Michel Del Buono:
Alastair, I see you have moved from energy... well, so have I, without leaving it totally.
BUT: Has the Bank/IDA done anything in/for South Sudan recently? I mean since the JAM in 2005/6.
Thanks and regards.
Hi Michele. Nice to hear from you. The Bank has an active program in Southern Sudan and an office in Juba. This covers a wide range of services ranging from providing advice, e.g. on how to implement the government’s decentralization program, to financing infrastructure such as the Juba water treatment plant. Because Sudan overall is in arrears in its debt service on old Bank loans, resources flowing to Sudan that are administered by the Bank are provided around a partnership with donors and government through a multi-donor trust fund (MDTF). MDTFs are a common instrument in post-conflict countries that enable donor resources to be pooled so as to finance government priorities. They lower transaction costs to governments that do not have much capacity to deal with multiple donors and their requirements. MDTFs are very much in the spirit of the Paris Declaration on Aid Effectiveness and the recent Accra Agenda for Action to improve aid effectiveness.
Someone recently told me that "The best ideas are found in the graveyard". Nigeria Government has been found wanting in executing projects to the benefits of average Nigerians, but the Worldbank activities in Nigria seem focused on Government despite the well known corruption issues. How can intellectual property that could change the paradigm of Nigeria's transportation sector be protected and funded in the private sector? And how can the Worldbank assist with developing such project into fruition if a person lacks the financial ability? Thank you.
Best ideas in graveyards! What a depressing thought, even if true. The private sector has a clear role to play in situations of fragility, but we need to recognize the difficulties that investors face if the business environment is poor. There has been a lot of private investment in mobile phones in even conflict affected countries. A good regulatory environment, which the World Bank Group often supports through its advisory services, has been shown to attract more investment and lead to lower phone charges through competition. At the other end of the spectrum, microfinance has been useful in supporting small enterprises that generate employment and reduce poverty. The challenges are more for mid sized firms and those wishing to invest in infrastructure where the rule of law and a transparent, predictable business environment are important. This is not always found in fragile situations and is a governance problem. Our private sector arm, IFC, does provide technical assistance and training to strengthen the skills of the local private sector.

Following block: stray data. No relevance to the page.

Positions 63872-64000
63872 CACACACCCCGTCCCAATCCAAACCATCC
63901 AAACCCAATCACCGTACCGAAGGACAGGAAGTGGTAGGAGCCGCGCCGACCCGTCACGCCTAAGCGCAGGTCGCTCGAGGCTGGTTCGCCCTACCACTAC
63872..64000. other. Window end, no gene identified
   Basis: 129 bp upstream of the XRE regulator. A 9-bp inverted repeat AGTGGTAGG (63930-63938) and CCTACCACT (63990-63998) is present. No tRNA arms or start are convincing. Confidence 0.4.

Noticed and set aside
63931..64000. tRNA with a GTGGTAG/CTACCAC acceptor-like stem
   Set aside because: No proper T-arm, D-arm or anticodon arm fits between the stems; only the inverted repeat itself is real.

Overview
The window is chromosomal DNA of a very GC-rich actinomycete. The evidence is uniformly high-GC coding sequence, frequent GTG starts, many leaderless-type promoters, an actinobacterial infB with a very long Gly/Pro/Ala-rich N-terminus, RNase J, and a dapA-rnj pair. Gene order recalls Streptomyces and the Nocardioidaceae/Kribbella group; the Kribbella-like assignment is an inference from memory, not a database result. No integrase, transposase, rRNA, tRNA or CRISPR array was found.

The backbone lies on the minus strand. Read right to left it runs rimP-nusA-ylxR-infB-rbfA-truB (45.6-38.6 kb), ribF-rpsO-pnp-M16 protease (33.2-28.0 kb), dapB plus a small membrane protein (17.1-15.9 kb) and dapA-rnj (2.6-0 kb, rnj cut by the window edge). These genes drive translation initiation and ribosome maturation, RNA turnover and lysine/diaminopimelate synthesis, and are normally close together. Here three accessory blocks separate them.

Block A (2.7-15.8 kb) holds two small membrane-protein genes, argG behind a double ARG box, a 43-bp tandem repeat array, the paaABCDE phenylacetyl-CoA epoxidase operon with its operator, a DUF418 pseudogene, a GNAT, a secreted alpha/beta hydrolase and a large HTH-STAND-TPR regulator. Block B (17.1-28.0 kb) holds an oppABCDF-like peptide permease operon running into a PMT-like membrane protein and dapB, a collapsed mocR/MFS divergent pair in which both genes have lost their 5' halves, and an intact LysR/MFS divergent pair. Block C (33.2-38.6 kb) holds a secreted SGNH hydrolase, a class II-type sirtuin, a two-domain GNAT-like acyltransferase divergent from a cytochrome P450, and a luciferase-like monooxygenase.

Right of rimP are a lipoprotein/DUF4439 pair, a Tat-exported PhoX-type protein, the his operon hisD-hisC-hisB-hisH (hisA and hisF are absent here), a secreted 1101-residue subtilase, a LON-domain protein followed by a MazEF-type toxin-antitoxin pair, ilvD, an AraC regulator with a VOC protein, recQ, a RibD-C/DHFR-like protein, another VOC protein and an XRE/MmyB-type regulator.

Dr. Ashish Manohar Urkude:
Let me ask you one Question. Is development of one or two countries that will make this earth worth living or development of all countries?
If development of few countries is at greater speed than other then, in 1969 USA goes to Moon, 2009 India and China goes to moon, and 2100 A.D. some other country will go to moon. Is it development of a country or humanity? In fact such Research and Development should be inclusive and cumulative addition to previous efforts, and not disjoint efforts of humanbeings around the world.
Another point arises is better we set up some standards like ISO 9000 for Political Governance in all the countries. Otherwise political system, business, military, health system, and supporting government services of all countries will never be at par with each other, even if they follow any political idealogy.
Hence I firmly believe that it requires lot of local and global level efforts to develop people from all the countries we are talking here so that they can sustain and survive.
Already global environmental problems and other explosive problems are there that we need to tackle and we have lesser time left to achieve that.
Hence unless we find some permanent solution over this problem, survival of humanity will be at stake.
+ Dr. Ashish Manohar Urkude.
While there is not ISO standard on governance, the World Bank does publish governance indicators for all countries of the world. These are available on our website www.worldbank.org
and search for "WBI governance indicators". The Bank also has an "IDA Resource Allocation Index" for the countries receiving assistance from our soft loan/grant facility that is also available on our website.